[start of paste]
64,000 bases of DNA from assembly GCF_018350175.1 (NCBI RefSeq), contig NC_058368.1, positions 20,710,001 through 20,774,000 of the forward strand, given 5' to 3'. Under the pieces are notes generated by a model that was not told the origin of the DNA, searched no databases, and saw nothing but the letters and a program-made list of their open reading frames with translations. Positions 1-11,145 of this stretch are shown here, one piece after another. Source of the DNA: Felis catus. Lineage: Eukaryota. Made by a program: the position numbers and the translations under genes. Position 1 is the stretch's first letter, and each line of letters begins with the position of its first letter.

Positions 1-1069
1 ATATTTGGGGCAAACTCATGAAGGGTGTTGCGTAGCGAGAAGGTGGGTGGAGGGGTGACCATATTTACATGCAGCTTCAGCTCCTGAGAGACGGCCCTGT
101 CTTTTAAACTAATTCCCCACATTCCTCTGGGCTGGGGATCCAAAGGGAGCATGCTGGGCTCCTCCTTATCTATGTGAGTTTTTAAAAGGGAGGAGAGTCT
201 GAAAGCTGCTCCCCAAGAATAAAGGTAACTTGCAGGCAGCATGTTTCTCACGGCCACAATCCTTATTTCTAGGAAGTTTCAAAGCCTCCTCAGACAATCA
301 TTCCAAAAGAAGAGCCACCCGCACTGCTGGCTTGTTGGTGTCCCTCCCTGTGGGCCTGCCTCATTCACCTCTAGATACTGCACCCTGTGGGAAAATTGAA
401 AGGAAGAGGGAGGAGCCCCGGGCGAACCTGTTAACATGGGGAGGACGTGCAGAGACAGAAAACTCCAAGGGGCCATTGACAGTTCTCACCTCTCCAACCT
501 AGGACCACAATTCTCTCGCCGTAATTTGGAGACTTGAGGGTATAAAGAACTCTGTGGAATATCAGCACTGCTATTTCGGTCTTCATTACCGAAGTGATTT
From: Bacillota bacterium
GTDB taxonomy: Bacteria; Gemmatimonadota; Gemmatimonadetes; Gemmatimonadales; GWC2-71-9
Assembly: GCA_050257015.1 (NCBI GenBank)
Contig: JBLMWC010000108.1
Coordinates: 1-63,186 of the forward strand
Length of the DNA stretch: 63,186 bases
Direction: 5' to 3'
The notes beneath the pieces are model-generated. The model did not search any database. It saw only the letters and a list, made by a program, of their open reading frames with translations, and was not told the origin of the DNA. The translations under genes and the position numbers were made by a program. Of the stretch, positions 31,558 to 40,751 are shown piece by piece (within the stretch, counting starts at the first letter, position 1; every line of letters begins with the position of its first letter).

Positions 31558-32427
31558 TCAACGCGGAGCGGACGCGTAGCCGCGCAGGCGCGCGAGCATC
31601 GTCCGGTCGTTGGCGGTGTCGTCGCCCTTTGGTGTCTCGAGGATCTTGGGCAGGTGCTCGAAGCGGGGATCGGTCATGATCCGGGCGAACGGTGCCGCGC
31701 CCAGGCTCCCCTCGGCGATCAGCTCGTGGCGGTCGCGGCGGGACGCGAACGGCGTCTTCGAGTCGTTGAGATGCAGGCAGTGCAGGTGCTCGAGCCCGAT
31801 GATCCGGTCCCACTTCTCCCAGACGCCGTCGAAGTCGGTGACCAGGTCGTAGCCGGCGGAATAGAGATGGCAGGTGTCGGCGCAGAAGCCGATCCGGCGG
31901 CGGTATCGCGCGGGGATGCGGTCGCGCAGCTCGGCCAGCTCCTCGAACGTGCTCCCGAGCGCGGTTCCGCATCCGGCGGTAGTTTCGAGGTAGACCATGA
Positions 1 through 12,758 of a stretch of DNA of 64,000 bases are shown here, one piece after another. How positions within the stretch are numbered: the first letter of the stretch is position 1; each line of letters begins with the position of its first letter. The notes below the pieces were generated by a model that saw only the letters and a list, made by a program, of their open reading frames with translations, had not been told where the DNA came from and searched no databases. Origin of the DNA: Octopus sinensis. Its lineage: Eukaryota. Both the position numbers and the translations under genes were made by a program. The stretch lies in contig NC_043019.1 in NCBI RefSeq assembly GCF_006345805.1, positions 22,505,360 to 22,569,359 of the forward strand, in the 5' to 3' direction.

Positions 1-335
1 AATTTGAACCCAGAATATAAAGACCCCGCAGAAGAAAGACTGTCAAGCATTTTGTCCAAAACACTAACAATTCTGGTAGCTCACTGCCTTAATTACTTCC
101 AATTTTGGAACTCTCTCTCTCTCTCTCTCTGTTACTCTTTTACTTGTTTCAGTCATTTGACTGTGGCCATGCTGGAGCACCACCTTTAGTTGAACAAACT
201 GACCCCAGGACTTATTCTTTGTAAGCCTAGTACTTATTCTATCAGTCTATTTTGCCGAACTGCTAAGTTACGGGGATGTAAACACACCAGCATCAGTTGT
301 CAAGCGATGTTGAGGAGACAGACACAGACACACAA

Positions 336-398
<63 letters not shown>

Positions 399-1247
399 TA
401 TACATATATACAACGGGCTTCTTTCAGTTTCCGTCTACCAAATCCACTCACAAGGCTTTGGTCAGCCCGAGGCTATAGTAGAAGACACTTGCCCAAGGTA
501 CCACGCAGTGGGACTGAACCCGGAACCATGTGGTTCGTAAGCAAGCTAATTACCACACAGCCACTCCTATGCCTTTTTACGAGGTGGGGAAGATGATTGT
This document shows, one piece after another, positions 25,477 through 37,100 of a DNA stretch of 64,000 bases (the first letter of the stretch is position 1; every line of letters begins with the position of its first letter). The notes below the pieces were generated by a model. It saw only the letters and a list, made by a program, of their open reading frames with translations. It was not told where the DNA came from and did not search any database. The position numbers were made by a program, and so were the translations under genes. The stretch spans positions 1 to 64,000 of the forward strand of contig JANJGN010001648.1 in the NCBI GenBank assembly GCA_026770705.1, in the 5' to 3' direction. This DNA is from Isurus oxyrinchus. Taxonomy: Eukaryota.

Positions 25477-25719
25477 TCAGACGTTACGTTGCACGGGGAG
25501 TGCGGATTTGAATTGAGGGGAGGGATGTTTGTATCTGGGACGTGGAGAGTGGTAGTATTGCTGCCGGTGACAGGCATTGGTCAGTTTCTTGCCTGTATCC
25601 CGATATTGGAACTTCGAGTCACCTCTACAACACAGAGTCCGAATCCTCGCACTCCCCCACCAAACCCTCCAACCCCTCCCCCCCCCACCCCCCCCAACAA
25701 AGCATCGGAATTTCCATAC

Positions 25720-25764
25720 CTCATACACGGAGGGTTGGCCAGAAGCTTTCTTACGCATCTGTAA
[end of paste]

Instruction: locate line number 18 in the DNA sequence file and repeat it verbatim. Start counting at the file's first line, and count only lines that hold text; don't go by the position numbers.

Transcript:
31558 TCAACGCGGAGCGGACGCGTAGCCGCGCAGGCGCGCGAGCATC